In 1961, F & M outgrew its facility and moved to Avondale, where the fledgling company was welcomed by the community.  The 30-acre property had a mansion they renovated into offices and called "the castle." They added a large plant to the property and all three men moved their personal residences to Chester County.

That year, they also opened offices in Texas, Chicago and Cleveland. By 1962, F & M had 110 employees and produced 150 instruments monthly that were shipped all over the world. In 1963, Dr. Martin and his family moved to Amsterdam for a year to open a new factory overseas. 

In 1965, Martinez, Martin, and Bennett sold the company to Hewlett Packard (HP), who took on employees who wished to stay. All three became part of the company and in 1966, HP constructed another building on the site which still exists today. They continued in their Avondale plant until the 1970s and eventually, the company split from HP as Agilent. According to David C. Brock, Senior Research Fellow at the Chemical Heritage Foundation, "Agilent has gone on to become one of the top instrumentation companies in the world."  

 According to Brock, the story of F & M is "part of a general revolution in the practice of chemistry that occurred from 1940 to 1970, and gas chromatographs became particularly important for biochemistry in the 1960s and 1970s." "In fact," Brock continues, "they became one of the central tools for monitoring environmental contaminants in water, soil, and air in the 1970s." All three of F & M's founders are in the “Instrumentation Hall of Fame” of the Chemical Heritage Foundation.

Aaron Martin remained with HP for about three years before moving on. Just as he did when he left DuPont, Dr. Martin believed in several new products so strongly that he left the company to develop them. One of those spin offs, Chemical Data Systems, still exists today in Oxford, PA.  His spirit of innovation persisted for decades, as he ran his own research and development activities in his basement.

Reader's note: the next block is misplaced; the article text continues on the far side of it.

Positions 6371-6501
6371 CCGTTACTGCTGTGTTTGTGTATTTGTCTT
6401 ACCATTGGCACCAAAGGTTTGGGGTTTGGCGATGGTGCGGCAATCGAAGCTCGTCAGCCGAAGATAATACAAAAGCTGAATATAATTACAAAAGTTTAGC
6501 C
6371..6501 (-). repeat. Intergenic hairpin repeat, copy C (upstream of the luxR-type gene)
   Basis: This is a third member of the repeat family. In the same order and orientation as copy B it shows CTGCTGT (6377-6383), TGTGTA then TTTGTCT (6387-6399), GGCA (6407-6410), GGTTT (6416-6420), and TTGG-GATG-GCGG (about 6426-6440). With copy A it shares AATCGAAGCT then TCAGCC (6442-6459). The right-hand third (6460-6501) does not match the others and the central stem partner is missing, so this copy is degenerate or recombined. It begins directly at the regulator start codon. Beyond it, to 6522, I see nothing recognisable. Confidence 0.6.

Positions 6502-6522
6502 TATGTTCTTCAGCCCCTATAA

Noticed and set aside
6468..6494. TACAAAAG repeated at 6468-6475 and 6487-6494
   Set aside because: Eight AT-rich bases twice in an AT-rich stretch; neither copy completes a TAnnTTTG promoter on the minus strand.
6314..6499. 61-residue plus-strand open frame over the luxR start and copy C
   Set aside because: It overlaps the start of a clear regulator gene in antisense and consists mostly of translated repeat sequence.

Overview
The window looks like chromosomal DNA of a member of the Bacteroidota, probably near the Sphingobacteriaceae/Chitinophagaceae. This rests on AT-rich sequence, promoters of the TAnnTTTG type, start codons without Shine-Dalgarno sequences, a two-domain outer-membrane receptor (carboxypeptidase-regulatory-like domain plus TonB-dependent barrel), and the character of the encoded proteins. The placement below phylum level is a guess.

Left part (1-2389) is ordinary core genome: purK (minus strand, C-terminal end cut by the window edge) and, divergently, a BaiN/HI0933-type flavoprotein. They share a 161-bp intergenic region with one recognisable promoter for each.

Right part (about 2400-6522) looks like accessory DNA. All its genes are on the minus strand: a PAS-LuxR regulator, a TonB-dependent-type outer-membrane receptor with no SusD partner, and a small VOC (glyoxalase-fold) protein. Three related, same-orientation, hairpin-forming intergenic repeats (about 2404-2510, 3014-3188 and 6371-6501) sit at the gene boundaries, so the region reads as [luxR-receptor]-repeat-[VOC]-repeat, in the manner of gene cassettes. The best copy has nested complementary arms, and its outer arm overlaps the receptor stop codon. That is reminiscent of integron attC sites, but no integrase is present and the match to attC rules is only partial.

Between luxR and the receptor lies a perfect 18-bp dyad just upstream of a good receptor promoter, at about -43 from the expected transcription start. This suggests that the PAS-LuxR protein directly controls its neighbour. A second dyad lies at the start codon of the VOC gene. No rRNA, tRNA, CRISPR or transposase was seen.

Today, Dr. Martin is proud to serve the community in a variety of leadership capacities. He was on the board of Franklin and Marshall College and served as its chairman. A 50-year resident of Kennett Square, he  is involved in numerous non-profit organizations. In 2002, the Chester County Community Foundation awarded him the prestigious Jordan Award, which recognizes exemplary leadership in philanthropy. 

When reflecting back on his time with F & M, Dr. Martin notes the differences between the spirit of invention and entrepreneurship then, compared to today.  "Since then," Dr. Martin remarks, "innovation in analytical chemistry has slowed." This has been an evolution that was "perhaps replaced by biotechnological developments such as DNA sequencing."

Despite these changes, the work of Dr. Martin and F & M in Avondale has indelibly left its mark on the world's scientific advancements. For Chester County, the spirit of F & M's entrepreneurial innovation both reflects and contributed to the overall character of the County - a place firmly rooted in a rich past, while fueled by the creativity and innovation of those that call it home.

Caption (below):  This photograph shows (l-r) Aaron Martin, Eugene Bennett, and Frank Martinez just before Aaron Martin's journey to set up operations in Amsterdam, 1963. Original photo by Martinez's Secretary, Kenneth G. Emerson and restored by Dallas Knight, both current CCHS volunteers.